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Car and passenger ferry Hammershus

Construction of Rauma Marine Constructions’ first newbuilding vessel, a car and passenger ferry named Hammershus for Danish shipping company Molslinjen, was completed in summer 2018 at the Rauma shipyard.

The 158-meter long and 23.5 meter wide ferry started operating in autumn 2018. The ship’s passenger capacity is 720, along with 20 crew members. The vessel can carry some 90 full-trailer trucks of cargo. Its main cargo is trucks, but the ferry can transport hundreds of personal cars if necessary.

The car and passenger ferry can travel up to 17.7 knots and it runs on sulphur-free fuel. The vessel also consumes significantly less fuel compared to previous vessels. This was made possible by the fuel efficient Wärtsilä main engines, as well as the shape of the hull. In addition, the vessel complies with all current and upcoming environmental regulations.

The primary operating route of the ferry is between Køge, Zealand and Rønne, Bornholm, but the ferry will see use for a period of the year on the route between Rønne and Sassnitz in Germany.

The ship was constructed in Rauma in full, and its impact on employment totaled around 1,000 person-years.

General overhaul of research vessel Aranda

A general overhaul of the Finnish Environment Institute research vessel Aranda began at the Rauma shipyard in summer 2017. Aranda was delivered to its owner during summer 2018.

With repairs and modernisation, Aranda is set to remain in operation until the 2030s. The overhaul included the addition of a new block in the central section, and the ship’s aft and afterdeck were redesigned. In total, the vessel was extended seven meters. Thanks to the additional length, Aranda’s research and laboratory facilities could be expanded and the vessel was able to switch to a fully electrical transmission in order to meet new requirements for research.

As a result of the overhaul, Aranda’s operations are more environmentally friendly since it is able to run on biodiesel fuel all year round and make short trips with just battery power. The new battery technology lowers emissions and significantly reduces noise pollution, which greatly helps the study of marine biology.

Conversion of icebreaker Otso

The extensive conversion work for Arctia icebreaker Otso was carried out at the RMC shipyard during early summer 2015. In the project, Otso was converted to a specialised vessel capable of more versatile tasks.

The ship was fitted with a roll stabilisation tank to enable open water navigation. The conversion also reinforced the ship’s structures in order to upgrade its ice class to match Arctic requirements.

In addition to this, the hull was reinforced and the vessel was fitted with new lifeboats and helicopter deck that meet international standards.

Originally designed for the Baltic Sea, the converted Otso can now operate anywhere in the world. The three-month-long conversion project employed tens of people in Rauma.

Maintenance of multi-purpose icebreakers Fennica and Nordica

Rauma Marine Constructions has an agreement with Arctia Oy on the maintenance of the multi-purpose vessels Nordica and Fennica. The first round of maintenance work by RMC took place in early 2015.

Some fifty metalwork, surface treatment and electrical installation professionals from Rauma Marine Construction’s network of partners worked on the icebreakers.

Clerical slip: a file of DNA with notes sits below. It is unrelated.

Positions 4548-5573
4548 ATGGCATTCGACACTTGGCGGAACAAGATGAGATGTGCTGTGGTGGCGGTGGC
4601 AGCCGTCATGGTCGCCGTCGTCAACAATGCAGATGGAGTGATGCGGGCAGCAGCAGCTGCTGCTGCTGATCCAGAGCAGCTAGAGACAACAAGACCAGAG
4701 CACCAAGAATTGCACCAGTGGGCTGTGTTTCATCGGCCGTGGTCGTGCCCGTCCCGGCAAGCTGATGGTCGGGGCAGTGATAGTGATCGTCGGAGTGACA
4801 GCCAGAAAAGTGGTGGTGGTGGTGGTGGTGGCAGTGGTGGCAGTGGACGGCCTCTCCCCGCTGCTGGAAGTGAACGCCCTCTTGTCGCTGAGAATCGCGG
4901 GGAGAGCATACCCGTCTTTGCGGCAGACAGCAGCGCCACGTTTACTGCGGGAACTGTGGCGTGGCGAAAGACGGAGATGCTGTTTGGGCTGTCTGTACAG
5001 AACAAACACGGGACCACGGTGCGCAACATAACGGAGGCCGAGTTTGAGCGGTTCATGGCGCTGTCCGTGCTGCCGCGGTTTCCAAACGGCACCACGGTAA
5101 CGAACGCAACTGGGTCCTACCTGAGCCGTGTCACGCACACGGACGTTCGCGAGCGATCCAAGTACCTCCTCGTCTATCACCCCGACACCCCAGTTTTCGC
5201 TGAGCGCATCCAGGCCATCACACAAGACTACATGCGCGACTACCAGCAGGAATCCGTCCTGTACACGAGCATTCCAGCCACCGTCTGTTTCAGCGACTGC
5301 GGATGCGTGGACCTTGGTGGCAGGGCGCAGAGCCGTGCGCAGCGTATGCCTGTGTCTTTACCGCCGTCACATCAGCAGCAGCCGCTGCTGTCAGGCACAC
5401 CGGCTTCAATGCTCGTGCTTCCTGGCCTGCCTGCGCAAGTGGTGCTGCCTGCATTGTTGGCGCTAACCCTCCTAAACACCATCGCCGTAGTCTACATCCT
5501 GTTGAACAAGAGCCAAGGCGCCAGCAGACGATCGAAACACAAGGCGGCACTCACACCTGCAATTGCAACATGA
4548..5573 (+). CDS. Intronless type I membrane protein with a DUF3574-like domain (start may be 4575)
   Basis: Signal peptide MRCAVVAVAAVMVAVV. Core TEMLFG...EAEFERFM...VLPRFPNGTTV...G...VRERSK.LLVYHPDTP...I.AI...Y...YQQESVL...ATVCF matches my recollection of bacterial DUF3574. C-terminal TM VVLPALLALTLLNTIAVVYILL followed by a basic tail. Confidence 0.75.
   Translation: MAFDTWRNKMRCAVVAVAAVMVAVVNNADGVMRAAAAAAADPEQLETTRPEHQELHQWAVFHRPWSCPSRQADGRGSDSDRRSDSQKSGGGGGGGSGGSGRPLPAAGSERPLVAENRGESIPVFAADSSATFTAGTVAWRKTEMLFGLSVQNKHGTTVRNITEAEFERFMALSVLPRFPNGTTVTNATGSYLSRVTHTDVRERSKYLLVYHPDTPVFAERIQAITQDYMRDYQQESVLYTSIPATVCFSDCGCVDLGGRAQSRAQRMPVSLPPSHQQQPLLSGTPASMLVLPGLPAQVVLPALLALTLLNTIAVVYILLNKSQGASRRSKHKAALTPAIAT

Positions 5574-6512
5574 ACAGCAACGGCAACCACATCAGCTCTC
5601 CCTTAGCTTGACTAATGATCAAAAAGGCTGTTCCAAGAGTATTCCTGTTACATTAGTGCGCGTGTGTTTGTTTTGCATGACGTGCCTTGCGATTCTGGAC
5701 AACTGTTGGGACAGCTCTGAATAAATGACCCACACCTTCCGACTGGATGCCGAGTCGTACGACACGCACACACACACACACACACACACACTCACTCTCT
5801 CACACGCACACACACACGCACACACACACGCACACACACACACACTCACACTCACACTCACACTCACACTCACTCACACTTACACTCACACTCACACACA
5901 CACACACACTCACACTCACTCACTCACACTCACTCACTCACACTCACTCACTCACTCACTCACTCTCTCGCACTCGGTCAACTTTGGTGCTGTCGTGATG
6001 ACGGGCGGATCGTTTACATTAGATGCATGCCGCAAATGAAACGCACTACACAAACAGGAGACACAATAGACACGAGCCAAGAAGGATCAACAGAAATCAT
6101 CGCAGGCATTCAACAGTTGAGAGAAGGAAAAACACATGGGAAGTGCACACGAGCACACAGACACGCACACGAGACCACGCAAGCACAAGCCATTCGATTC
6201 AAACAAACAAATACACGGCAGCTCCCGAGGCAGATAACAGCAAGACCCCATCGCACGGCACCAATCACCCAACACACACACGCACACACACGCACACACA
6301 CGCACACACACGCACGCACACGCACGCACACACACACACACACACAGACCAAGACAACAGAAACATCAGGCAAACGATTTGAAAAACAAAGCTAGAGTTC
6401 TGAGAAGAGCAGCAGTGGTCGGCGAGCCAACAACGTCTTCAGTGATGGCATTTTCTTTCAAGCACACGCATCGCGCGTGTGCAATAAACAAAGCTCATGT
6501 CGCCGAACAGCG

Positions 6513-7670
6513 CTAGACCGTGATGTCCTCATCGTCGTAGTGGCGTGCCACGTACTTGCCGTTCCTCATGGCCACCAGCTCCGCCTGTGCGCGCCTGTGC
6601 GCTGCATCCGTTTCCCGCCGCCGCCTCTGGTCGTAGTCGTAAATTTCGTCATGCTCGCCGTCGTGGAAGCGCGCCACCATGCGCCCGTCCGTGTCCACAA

Both multi-purpose vessels have strong ties to Rauma. Fennica was launched from the Aker Finnyards shipyard in Rauma in 1993, and its sister ship Nordica one year later.

Modernisation of Tallink Silja Serenade and Symphony

In autumn 2015, Rauma Marine Constructions carried out modernisation of the ferry m/s Silja Serenade, which operates between Helsinki and Stockholm. The project included both surface renovations visible to passengers and technical upgrades.

The ship’s bottom was repaired, its steering system was upgraded, and one of the main engines was fully serviced. Extensive overhaul was also carried out for the seventh deck, and all 60 deluxe cabins on board were fully modernised during the two-week dry docking.

Modernisation for Silja Symphony took place in early 2016. The vessel received somewhat similar alterations to its sister ship, Silja Serenade. All family cabins on Symphony were modernised, and deluxe cabins were redecorated. As with Serenade, the conference area lobby was also renovated.

In addition to this, the Old Port Pub in the ship’s aft received new surfaces and furnishings, and a new entrance to the pub and concert stage was constructed on the Promenade.

Image: Dubai Properties

Steel structures for artificial islands and floating luxury villas

With its own steel production line, Rauma Marine Constructions has delivered several steel structures to the United Arab Emirates. The supplied projects include a recreation area adjacent to the Dubai luxury hotel Burj al-Arab, as well as artificial steel islands and floating villas. The 10,000 m2 floating recreation area includes a 1,000-tonne beach and restaurants.

The structures supplied to the UAE were produced as subcontractor work to the Turku company Admares. Construction of the latest Dubai Properties commission began in Rauma in October 2016, and a delivery of nine floating villas departed for the Persian Gulf in July 2017. In the next shipment, Admares will supply Dubai with another villa, two restaurants and a yacht club constructed in Rauma.

Burj al-Arab Hotel Beach Platform

  • Delivered in January 2016
  • Steel volume 3,000 tonnes
  • Deck area 10,000m2
  • Restaurants, pools, beach, cabanas

Floating Real Estate

  • Delivery of nine villas to Dubai in summer 2017. One villa, two restaurants and a yacht club to be delivered in the next shipment.
  • 10 villas
  • 2 restaurants
  • yacht club